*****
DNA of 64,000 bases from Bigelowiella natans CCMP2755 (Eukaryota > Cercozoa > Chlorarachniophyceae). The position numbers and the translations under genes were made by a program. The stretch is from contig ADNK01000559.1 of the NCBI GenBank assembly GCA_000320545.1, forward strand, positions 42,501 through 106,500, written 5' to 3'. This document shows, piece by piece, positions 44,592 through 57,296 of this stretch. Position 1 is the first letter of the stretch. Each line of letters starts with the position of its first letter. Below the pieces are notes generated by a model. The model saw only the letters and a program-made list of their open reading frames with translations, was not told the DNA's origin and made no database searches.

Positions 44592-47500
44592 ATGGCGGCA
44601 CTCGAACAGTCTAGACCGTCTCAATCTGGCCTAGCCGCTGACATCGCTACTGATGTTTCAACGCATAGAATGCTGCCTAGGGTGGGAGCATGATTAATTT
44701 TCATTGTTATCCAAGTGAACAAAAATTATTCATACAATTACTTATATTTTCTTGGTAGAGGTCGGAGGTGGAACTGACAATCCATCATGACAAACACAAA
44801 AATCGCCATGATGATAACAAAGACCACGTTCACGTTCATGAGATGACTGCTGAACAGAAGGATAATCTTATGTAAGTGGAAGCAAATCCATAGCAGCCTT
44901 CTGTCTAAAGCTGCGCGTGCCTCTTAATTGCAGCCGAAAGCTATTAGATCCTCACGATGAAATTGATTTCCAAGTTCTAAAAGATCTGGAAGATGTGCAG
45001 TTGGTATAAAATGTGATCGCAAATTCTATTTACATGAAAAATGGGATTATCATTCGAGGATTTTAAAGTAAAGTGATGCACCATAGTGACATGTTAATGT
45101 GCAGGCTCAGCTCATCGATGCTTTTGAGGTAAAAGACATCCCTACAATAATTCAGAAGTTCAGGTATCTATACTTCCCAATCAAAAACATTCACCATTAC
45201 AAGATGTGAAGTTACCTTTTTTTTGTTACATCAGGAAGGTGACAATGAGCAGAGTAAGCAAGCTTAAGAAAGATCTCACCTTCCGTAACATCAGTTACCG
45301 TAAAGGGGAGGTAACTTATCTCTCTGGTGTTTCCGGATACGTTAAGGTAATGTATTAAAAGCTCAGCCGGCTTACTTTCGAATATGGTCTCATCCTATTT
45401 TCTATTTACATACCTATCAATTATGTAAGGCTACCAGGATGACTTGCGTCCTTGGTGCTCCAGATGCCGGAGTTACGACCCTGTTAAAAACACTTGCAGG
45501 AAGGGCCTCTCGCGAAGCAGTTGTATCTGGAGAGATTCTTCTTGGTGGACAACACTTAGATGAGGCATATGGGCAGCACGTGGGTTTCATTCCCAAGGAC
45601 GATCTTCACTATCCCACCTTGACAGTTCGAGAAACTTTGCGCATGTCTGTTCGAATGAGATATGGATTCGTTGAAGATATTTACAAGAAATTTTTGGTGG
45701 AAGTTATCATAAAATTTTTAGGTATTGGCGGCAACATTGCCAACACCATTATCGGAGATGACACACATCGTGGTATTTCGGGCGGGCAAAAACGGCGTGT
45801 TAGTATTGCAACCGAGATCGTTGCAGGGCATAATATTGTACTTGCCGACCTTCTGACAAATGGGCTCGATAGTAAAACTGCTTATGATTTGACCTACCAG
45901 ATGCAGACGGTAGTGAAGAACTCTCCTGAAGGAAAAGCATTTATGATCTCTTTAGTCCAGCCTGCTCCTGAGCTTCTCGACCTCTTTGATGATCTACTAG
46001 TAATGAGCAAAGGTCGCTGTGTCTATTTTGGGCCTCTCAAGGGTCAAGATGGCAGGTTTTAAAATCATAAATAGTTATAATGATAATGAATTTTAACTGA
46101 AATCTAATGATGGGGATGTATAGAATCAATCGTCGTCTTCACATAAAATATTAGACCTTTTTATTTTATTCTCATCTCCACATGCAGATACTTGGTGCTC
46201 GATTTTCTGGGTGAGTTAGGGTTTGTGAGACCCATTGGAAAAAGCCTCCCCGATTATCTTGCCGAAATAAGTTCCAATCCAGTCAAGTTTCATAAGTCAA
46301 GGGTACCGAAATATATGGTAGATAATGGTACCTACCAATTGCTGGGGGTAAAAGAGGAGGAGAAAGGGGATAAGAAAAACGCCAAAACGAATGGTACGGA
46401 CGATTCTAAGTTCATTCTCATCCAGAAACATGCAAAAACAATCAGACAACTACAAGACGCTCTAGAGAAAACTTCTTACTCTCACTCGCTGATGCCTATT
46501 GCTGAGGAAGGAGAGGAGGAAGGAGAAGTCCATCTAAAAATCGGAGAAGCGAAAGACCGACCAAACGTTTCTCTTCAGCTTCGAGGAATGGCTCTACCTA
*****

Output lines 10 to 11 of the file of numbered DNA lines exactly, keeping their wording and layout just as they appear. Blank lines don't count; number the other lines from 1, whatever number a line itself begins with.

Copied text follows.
45201 AAGATGTGAAGTTACCTTTTTTTTGTTACATCAGGAAGGTGACAATGAGCAGAGTAAGCAAGCTTAAGAAAGATCTCACCTTCCGTAACATCAGTTACCG
45301 TAAAGGGGAGGTAACTTATCTCTCTGGTGTTTCCGGATACGTTAAGGTAATGTATTAAAAGCTCAGCCGGCTTACTTTCGAATATGGTCTCATCCTATTT